Scalability is one of those words that can mean very different things to different people, even in the same context or the same project. It’s not so much nuanced as it is that the definition matters on perspective — scale can be different for different goals.

There will be upcoming posts on data virtualization, in-memory data grids, integration methods — all areas where an understanding of your current and future needs, resourcing, and loads are critical for planning. Going into those concepts, it helps to understand scale — not just “make it bigger,” but how you make it bigger and when and why.

Continue reading “Intro to Scalability”

If All Men Were Angels…

If all men were angels, no government would be necessary.

James Madison made the case that no system is perfect precisely because people aren’t perfect. That was, admittedly, a defense of a political revolutionary moment, but it holds true in software design as well.

Mark Little, vice president of engineering for middleware at Red Hat, has a blog post on this topic this week on jboss.org. The entire post is terrific (and readably brief), but there are a couple of points worth highlighting. His premise starts with the idea of what causes (or devolves) a system into a monolith, and he points to this:

Lack of architect (leadership); the original architect(s) leave the project and those who come in to replace them (if they are replaced) can’t control the developers or perhaps don’t understand the architecture enough to ensure it remains “pure”. Likewise, different developers coming into the project to either add to or replace those there already, can dilute the group knowledge and understanding of the architecture, leading to unforeseen and accidental divergence from the original plan.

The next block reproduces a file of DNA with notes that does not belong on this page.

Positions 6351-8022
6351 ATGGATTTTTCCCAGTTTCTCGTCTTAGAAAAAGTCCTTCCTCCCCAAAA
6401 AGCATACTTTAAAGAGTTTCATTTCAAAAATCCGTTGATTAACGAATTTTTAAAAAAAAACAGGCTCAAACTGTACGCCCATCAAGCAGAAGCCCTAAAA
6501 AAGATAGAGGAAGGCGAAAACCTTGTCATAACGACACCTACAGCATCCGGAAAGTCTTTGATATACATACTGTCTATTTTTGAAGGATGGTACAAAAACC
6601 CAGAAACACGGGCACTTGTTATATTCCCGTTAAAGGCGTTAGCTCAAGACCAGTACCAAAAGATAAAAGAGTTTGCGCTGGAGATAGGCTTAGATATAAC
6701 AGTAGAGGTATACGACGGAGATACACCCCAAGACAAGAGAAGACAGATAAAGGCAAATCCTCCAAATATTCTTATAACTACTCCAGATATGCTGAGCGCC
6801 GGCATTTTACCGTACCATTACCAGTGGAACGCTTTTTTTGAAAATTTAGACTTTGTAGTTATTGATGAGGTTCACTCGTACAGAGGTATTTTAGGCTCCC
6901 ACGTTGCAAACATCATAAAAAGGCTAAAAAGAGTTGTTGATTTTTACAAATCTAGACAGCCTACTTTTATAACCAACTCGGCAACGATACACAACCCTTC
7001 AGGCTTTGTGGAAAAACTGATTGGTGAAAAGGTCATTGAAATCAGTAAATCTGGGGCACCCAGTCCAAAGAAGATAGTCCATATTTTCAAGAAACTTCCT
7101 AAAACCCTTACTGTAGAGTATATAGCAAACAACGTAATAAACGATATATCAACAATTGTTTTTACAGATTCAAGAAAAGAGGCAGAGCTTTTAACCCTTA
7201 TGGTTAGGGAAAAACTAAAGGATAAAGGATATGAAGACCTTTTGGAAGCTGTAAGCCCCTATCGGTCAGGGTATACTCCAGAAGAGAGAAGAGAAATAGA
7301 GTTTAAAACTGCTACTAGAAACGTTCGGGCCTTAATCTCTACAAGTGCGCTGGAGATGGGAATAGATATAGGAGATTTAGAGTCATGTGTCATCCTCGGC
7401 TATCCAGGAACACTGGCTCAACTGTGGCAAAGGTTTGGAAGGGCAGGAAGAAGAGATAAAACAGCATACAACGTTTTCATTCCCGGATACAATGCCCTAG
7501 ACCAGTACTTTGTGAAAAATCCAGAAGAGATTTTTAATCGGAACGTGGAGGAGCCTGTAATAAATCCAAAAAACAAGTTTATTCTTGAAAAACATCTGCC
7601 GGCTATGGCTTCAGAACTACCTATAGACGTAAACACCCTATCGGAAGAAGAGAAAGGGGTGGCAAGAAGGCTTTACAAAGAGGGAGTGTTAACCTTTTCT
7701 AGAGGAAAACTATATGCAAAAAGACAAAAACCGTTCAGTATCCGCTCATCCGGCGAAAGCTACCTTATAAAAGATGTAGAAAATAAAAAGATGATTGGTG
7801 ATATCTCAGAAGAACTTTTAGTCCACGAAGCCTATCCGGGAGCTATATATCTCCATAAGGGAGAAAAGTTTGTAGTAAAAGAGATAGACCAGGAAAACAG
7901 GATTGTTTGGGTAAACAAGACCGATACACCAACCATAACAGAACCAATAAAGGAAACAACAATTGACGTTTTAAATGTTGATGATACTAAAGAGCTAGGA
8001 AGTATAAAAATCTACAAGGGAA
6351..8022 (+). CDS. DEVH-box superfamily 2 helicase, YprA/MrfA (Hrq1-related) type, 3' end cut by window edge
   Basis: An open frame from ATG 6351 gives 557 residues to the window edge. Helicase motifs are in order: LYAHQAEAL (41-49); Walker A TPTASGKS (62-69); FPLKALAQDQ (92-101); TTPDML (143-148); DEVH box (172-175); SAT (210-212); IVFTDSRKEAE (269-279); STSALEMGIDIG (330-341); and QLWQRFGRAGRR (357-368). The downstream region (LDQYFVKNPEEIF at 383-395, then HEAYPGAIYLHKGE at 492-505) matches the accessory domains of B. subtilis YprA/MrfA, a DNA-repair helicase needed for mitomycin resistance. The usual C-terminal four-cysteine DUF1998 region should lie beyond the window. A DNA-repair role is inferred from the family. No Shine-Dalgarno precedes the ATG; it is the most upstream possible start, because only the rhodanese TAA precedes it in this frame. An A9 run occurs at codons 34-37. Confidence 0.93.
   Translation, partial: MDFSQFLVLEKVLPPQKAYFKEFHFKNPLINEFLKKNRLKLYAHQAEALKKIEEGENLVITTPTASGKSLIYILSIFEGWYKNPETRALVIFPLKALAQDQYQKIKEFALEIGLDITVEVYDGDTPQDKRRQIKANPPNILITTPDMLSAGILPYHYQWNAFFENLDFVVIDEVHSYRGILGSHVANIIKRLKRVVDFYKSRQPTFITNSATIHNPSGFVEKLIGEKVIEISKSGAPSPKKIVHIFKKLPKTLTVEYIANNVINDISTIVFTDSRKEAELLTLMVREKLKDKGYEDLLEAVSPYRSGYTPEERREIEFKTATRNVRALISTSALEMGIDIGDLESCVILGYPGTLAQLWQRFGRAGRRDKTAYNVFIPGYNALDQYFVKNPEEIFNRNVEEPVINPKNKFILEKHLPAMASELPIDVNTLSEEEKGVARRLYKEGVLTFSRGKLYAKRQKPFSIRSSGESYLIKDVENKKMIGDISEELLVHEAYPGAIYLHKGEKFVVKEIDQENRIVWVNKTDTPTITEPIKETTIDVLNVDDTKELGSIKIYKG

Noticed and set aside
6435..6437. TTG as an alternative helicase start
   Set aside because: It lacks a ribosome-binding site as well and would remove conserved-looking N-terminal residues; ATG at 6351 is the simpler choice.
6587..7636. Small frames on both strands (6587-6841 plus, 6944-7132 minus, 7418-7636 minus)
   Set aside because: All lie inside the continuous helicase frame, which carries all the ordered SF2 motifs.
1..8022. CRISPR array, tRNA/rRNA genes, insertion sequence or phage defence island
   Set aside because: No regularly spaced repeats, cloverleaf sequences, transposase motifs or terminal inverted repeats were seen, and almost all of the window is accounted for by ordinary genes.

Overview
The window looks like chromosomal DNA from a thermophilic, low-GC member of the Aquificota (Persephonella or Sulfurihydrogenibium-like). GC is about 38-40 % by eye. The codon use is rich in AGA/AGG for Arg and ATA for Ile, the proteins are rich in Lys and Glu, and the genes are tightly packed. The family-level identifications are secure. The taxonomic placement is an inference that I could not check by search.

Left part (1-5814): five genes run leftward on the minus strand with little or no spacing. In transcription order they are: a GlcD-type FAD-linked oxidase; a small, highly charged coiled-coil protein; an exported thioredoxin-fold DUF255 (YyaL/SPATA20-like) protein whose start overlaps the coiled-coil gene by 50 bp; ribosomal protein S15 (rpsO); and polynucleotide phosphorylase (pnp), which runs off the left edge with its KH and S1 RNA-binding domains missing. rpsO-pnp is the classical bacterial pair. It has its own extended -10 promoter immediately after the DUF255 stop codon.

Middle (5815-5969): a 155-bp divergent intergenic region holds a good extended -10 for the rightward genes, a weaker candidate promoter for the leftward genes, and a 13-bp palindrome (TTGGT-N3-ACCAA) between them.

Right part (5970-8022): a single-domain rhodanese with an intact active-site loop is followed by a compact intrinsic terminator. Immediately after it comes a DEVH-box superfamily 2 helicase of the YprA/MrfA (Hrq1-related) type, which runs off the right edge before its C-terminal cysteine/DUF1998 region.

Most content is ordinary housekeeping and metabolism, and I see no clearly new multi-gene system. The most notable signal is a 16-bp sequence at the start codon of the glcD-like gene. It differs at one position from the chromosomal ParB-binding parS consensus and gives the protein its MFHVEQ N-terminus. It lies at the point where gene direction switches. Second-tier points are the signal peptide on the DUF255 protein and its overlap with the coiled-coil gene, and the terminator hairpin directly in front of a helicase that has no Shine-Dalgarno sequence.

What leads to an inflexible, centralized monolith application is, ironically, a lack of central vision. Mark sums it up with a really good point about the risks in microservice architectures:

I believe in and understand the need for distributed systems composed of (micro) services. However, what worries me about some of the current emphasis around microservices is that somehow they will naturally result in a better architecture. That’s simply not the case. If you don’t put in to place the right processes, design reviews, architecture reviews, architects etc. to prevent or forestall a local monolith then you’ve no hope of achieving a good microservices architecture. [emphasis added]

This is such an amazing point, it bears repeating. There is frequently this unspoken, sometimes unrecognized, belief that The Next Good Thing will some how solve all of the issues of the Last Good Thing without requiring special effort. But there are no perfect systems — clear planning, good communication, good team processes are required no matter what architectural pattern you’re using to develop your applications.

 

“Tech Preview”: A Look at Wildfly Swarm

The story of Wildfly Swarm, from a business perspective, is kind of a story of microservices. Microservices are small, isolated, and focused service applications; as an architecture, microservices is an approach that decomposes larger systems into those smaller, focused, isolated services. These services talk to each other through a shared, common API, but are otherwise independent in design and deployment. Microservices, then, are frequently aligned with DevOps – which uses small, agile teams to quickly develop and push software for continuous integration (of systems) and continuous delivery (of software).

But what is Wildfly Swarm, in that context.

Continue reading ““Tech Preview”: A Look at Wildfly Swarm”

Intro to Microservices

An increasingly common buzzword in cloud computing is microservices. Like a lot of things associated with cloud technologies, a precise definition is difficult to find — and it can mean a lot of things to a lot of different people, depending on the context. Since this is a blog devoted to middleware issues, I want to define microservices within the context of that middle layer in computing, for application development.

A Definition

Microservices is an architectural approach for a software system. Meaning, it defines how individual services fit together and how those services are constructed (like, general constraints or best practices). What sets microservices apart from other architectural approaches is that it treats each service as a discrete and independent part of the architecture. That means that services themselves (within that system) have very clear definitions:

Continue reading “Intro to Microservices”